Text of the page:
How did you find that specific look of the holograms?
Finding the look was a collaborative process between our team, Bruce, and Lisa. Our earlier efforts were a bit more literal in terms of seeing the actual individual photons of light traveling along the monofilaments. This was refined over time and I think the final look was really beautiful and served the story well.
Can you elaborate on the filming process for the holograms?
Initially, the intention was to project the hologram footage directly onto a semi-transparent gauze (hologauze) that was stretched vertically between the base of the machine on-set, and a stand-in structure for the machine top. Although this did yield some interesting results it was difficult to maintain the resolution and flexibility that we would need for the final shots with this method. In the end, we replaced most of the projected hologauze in comp. We did, however, draw inspiration from the concave shape of the on-set hologauze for the edge contour and lighting of the machine strings.
How did you manage the lighting challenge?
Randy Ui did a great job as CG supervisor for the show and was responsible for the CG assets and lighting. Although the machine base was constructed on set, we did end up building a fully detailed CG machine base, top, and strings. To give us the flexibility needed to move cameras in space, the bank interior was also built by our environments team, led by Rose Wang. The environment and machine were lit per shot to match the on-set lighting. Lighting the semi-transparent monofilament strings was challenging but our team did a great job balancing between the physical reality of the strings and the aesthetic needs of the shots.
Can you tell us more about the creation of the strings?
The strings were created as a physical asset that could be lit and rendered into our final shots. For any shot where there was string interaction with the actors, we had a different setup for string dynamic simulation.
At a moment, Hugh Jackman enters into the machine. How did you help him for the interactions?
Hugh was fully rotoanimated and matchmoved to a high level of precision, down to the folds in his clothing. This allowed us to create realistic simulations and also add interactive lighting from the strings breaking.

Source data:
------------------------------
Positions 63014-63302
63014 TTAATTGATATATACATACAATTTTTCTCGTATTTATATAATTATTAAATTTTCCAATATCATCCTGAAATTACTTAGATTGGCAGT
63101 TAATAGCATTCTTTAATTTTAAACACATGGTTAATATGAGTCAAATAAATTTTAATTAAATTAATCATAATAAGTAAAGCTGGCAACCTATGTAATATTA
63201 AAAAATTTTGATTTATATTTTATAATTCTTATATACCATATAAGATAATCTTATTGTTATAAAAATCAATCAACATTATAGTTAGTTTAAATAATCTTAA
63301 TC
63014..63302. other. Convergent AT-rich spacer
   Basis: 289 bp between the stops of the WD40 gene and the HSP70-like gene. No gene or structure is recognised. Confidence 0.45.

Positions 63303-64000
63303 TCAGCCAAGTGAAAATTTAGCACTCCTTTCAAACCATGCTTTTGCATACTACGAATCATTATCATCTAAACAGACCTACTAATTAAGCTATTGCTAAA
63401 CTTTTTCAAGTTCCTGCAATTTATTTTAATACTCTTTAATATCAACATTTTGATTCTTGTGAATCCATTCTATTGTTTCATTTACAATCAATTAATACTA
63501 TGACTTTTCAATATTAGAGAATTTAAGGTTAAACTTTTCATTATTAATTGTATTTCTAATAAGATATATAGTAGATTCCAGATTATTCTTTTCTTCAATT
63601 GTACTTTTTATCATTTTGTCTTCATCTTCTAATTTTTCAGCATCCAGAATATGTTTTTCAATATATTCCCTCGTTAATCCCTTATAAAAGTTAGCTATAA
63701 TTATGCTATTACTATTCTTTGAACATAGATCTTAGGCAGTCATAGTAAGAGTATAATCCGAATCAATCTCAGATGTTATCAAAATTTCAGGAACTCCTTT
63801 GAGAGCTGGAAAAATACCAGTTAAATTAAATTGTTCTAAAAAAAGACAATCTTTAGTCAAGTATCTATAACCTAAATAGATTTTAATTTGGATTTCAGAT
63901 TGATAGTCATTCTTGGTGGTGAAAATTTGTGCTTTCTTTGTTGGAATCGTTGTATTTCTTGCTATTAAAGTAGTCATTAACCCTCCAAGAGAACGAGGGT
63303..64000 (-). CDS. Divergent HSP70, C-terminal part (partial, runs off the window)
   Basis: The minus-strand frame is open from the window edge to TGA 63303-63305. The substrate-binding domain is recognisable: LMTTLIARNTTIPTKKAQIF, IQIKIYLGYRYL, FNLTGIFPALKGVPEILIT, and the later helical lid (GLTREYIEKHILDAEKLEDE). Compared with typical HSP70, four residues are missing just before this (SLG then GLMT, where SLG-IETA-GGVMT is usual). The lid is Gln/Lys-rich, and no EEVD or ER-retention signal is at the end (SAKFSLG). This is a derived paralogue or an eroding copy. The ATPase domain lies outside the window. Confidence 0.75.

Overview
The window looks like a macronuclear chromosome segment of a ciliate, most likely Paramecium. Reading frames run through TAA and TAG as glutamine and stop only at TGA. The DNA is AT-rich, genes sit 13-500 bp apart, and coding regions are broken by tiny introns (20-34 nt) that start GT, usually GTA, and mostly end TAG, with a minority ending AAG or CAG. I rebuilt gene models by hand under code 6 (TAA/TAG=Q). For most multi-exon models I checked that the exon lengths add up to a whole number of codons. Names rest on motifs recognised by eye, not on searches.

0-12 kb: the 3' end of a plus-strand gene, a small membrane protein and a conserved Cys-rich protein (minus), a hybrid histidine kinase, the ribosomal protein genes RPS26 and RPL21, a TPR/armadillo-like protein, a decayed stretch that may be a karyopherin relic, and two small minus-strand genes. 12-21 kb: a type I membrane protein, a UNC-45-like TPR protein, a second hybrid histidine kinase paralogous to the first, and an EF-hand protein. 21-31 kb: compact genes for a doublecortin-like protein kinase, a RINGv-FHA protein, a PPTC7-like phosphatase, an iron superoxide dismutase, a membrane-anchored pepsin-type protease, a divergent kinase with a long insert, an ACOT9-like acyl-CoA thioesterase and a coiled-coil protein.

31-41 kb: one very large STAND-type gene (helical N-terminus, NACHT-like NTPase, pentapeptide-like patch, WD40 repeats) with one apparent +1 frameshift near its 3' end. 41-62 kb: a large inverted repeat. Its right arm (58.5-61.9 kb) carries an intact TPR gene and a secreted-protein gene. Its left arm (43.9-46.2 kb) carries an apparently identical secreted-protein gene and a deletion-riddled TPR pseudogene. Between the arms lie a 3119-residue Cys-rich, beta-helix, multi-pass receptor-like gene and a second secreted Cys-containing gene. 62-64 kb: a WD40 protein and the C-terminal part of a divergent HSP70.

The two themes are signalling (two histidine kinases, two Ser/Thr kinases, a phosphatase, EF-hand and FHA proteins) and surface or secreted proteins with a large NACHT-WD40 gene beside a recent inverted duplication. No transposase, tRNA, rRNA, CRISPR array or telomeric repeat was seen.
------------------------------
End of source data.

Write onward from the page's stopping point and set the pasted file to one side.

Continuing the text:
What was the main challenges with these “interactions” shots?
Getting the string behavior just right was the main challenge. Our FX team went through many tests and iterations to have the strings snap in the right spot, have the perfect amount of elasticity, and keep them feeling light and ethereal while still physical.
Which shot or sequence was the most challenging?
The three shots where Hugh enters the machine and starts snapping strings were among the more challenging shots on the show. They were also a lot of fun to create.
Is there something specific that gives you some really short nights?
The string snapping shots were tricky. The opening titles were awarded to us late in the show, and although it was a challenge to complete them in time, it was also very rewarding. I think both the strings and the titles ended up looking great thanks to the hard work of the team.
What is your favorite shot or sequence?
There’s a profile shot where Nick first meets Mae in the machine that I think was particularly beautiful. I really enjoyed the whole show, however.
What is your best memory on this show?
There are so many great memories from the show that would be great to experience again if the rem machine were real! Although our early dev work for both the machine and the string dynamics was challenging, I had a lot of fun experimenting with the team and coming up with some cool looking effects.
How long have you worked on this show?
I started on the show in January 2020.
What’s the VFX shots count?
What was the size of your team?
Scanline’s team for the show was roughly 50 people.
What is your next project?
TBD! Looking forward to the next challenge.
A big thanks for your time.
© Vincent Frei – The Art of VFX – 2021